Gourmet Covers Under the Lens

Thanks to my new e-friend, Lucas, I had a great little read of this article on Slate on the state of food styling and photography of Gourmet magazine. Now, Gourmet is one of my favourite foodie magazines, both for the articles and the recipes. It has not always been the case, in fact there was a period where I refused to buy it – primarily because the food stopped looking nice, the recipes were far too “out there” for me, and frankly I thought that the quality of the magazine was just not up to par.

Times (and styles) change. In the past few months I’ve taken to reading it again and have become a huge fan of this magazine (but the fact the Ruth Reichl is the Editor-in-chief of Gourmet didn’t have any bearing, really, on our selection of her book for the ReadEatCook bookclub) once more. As someone who works in the food/styling/photography/packaging industry, I have had the opportunity to work with some incredibly talented photographers, stylists and designers and whilst I’m not a designer myself, one cannot help but start to develop a bit of a design sensiblity.

Sara Dickerman, the author of the Slate piece, I think has a pretty good eye for design and a great method for demonstrating the current state of the foodstyling world through the microcosm of the Gourmet cover tablescape. While I wholeheartedly agree with her assessment of the style progression of the covers, I differ from her in that I really quite like the darker, moodier, more somber appeal of the style. I guess I’ve gotten a bit over the shallow focus, light washed low angle shots of the late 90’s and early 00’s and I’m ready for something a little more dramatic; something more sophisticated. This isn’t to say that it isn’t hard to get those shots just right – I guess I’m just looking for something a bit more, well, realistic. Not everyone lives in a lightdrenched house in East Hampton. Some of us live in little apartments and condos and are rapidly wanting to see something that more reflects our lives. Aspirational design is one thing, but realistic portrayals can also move product.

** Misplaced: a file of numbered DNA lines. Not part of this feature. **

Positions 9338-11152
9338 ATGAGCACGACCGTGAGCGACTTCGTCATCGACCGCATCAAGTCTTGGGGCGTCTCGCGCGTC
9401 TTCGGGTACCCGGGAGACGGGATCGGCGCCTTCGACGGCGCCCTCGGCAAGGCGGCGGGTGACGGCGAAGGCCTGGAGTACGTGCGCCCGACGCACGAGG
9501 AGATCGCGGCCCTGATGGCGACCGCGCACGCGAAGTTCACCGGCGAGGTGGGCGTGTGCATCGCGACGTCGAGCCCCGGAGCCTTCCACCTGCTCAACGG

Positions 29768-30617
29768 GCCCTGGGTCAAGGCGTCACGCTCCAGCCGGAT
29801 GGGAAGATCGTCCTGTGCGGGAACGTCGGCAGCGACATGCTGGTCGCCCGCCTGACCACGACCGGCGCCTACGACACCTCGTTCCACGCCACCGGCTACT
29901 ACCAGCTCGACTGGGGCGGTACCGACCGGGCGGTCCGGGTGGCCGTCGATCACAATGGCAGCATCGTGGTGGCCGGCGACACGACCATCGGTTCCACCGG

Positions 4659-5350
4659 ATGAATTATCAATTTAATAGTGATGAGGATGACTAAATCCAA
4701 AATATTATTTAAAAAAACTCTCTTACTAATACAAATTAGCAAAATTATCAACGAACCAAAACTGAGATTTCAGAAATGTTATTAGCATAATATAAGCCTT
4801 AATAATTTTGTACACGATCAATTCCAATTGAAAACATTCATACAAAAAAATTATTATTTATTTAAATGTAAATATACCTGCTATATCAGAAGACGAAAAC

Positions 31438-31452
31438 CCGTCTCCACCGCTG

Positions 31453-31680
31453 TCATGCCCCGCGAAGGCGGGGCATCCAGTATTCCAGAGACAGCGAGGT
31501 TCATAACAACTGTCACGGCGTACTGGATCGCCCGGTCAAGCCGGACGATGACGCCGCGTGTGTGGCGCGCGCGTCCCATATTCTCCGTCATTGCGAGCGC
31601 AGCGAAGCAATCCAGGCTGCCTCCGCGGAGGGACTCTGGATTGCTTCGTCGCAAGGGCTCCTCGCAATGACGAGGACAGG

For a more interesting view of what’s happening, I’d rather turn to Australian Gourmet Traveller and Sainsbury’s Magazine. They’re both taking that light drenched look and gussying it up a bit so it looks a little less like Bauhaus food and more like something that we could all really be living with. There’s variety and visual interest in each story and sometimes in each shot. This is food the way I make it – sometimes I’m at home, sometimes at a friend’s place, often at my parents – and you use what you have. That’s the reality of today’s entertaining, isn’t it?

Anyway, the worst part about this little tale is that the highly acclaimed March 2006 issue featuring Montreal is actually sold out from the Gourmet back issues department (I checked this afternoon). Its selling at over $41 currently on eBay and I don’t have a copy. Stilted and overly propped the cover may be, but I still want a copy. 😦

3 responses to “Gourmet Covers Under the Lens

  1. ood post and good link at Slate–As I was going through my archives to pull the Montreal issue for you…I came across both April and August 2006 issues.

    Wow–how similar can you get? April is a low angle shot of lasagna against a white background.

    August is a low angle shot of some peach cake against a white background.

    At a distance (or even close up), they are remarkably similar in lighting, composition, and color palette.

  2. cmxThanks Christine! Can’t wait to read that issue! I’ve not got my issue for August yet, but from what I understand the same photographer has been doing the covers for a while now (don’t forget the May issue that had ribs on it, I believe – very similar again). To me, its not so much the photographer or stylist at fault – its the creative director or art director who is clearly preferring one vision over many others.

    Interestingly, I had this discussion with one of our designers here at the studio (one of the best food designers in Toronto, in my opinion) and she’s thinking that we really are on the verge of doing something new with food – and she thinks its going to be about fun. Punchy colours, casual lighting schemes and mismatched serving pieces. More casual, dynamic and organic preparations – letting the FOOD show itself off, not necessarily the styling.

  3. I’m very excited about the new trend in food photography. I’ve always found that more appealing.

    I also have an affinity for the photography in Martha Stewart Living. I know, that means I should also be wearing J. Crew 24/7.

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